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Drive for backup: correct layout?


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#1 The Man from Oahu

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Posted 16 July 2015 - 08:42 AM

I bought a 2TB WD Red HDD which I will put into an enclosure and use it for data backup.

I used Acronis True Image WD Edition to create two FAT32 partitions (~900GB each).

The User Manual of the program says that if a partition is not intended to be used for installing the Operative System then it should be "Logic", not "Primary". So I made both "Logic".

The drive is still empty so I can change things if I need to.

1) Is it a good idea to have two separate partitions?

2) Is it correct to have them as "Logic"?

 

Any feedback will be appreciated.

Thank you 



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#2 mikey11

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Posted 16 July 2015 - 09:35 AM


1) Is it a good idea to have two separate partitions?

 

not unless there is a reason......why do you need the drive partitioned?



#3 The Man from Oahu

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Posted 16 July 2015 - 01:22 PM

I thought that if the filesystem is messed up for some unpredictable reason I would lose all my files in the "single partition" layout, only half of them in the "two partitions" one.

Does it make any sense?

What about the "Logic" thing?



#4 blarg214

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Posted 17 July 2015 - 12:51 AM

The only reason you would need to really partition it is to separate info that you really don't want in the same area, and or if you are doing virtualization.  Or if you wish to have one as read only and or other weird reasons.  Also I hope you mean NTFS because FAT32 only went to 32GB.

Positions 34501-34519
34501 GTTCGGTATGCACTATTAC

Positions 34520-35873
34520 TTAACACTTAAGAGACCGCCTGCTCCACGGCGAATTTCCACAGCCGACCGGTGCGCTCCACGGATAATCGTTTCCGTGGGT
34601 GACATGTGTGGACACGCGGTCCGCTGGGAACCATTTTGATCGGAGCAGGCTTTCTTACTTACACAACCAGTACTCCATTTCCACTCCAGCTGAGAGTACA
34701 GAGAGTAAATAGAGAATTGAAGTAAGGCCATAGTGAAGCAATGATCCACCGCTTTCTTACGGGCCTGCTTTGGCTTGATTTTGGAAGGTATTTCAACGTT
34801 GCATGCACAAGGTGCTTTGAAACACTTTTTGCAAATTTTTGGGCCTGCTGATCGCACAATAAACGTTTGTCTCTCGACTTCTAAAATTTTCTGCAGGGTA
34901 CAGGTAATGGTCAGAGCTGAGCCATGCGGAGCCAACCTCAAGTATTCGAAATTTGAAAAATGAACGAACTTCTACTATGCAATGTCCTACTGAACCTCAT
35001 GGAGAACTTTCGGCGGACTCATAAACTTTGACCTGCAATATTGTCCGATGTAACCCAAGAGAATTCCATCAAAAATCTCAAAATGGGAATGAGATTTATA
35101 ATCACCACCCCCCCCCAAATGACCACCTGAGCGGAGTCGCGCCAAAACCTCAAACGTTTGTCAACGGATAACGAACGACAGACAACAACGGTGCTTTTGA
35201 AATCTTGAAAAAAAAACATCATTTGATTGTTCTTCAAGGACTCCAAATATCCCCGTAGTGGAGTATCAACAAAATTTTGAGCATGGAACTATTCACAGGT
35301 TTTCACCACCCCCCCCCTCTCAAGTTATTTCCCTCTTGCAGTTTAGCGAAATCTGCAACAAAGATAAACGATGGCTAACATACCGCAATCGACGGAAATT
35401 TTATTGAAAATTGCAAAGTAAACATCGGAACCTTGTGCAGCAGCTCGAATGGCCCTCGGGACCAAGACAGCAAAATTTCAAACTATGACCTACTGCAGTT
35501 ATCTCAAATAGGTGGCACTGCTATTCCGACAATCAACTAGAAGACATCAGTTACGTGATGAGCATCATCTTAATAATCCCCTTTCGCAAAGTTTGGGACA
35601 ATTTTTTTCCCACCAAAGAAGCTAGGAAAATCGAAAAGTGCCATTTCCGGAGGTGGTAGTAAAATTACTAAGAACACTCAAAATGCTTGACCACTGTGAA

#5 Citizen_WD

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Posted 17 July 2015 - 05:21 AM

Hello,
First of all, I agree with what @blarg214 said, and want to add a couple of points.
 
WD Red is a great HDD but is designed for RAID or NAS environments. I'm not saying that it's a poor choice, but seems the WD Green is the better choice for backup solutions. Whether or not to partition a drive is entirely up to you and this does not affect the corruption of data in general. You can, however, format only one partition and makes it more convenient sometimes. 
 FAT32 can't handle partitions larger than 32GB. If you have a 2TB hard drive, you'll have to divide it into something like 60 separate partitions. No point in doing that, you have to format in NTFS (or other if for example you intend to use on MAC as well). 
 
Hope this was helpful, Citizen_WD


#6 JohnC_21

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Posted 17 July 2015 - 08:25 AM

As long as you are not using more than 4 partitions on a drive then they are fine being primary. If you have two partitions on a disk you actually have a better chance of recovery if one gets corrupted.



#7 The Man from Oahu

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Posted 18 July 2015 - 12:26 PM

Thanks to all for replying.
 

Also I hope you mean NTFS because FAT32 only went to 32GB

FAT32 can't handle partitions larger than 32GB


Uhm... that's weird, I am pretty sure I formatted them as FAT32.
According to Wikipedia (if I'm reding it right) FAT32 can handle partitions up to 16TB.
Anyway, I originally went for FAT32 since I wanted a filesystem usable both by Windows and Linux. On a second thought, the 4GB limit for file size could be annoyoing so I think I'll go back to NTFS.

@Citizen_WD
I did a bit of reading before purchasing the drive.
You are right, some prefer to use Greens for backup but there are others who use Reds with no problem at all. I bought the Red for the extra 1-year warranty.

You can, however, format only one partition and makes it more convenient sometimes

That's was the idea.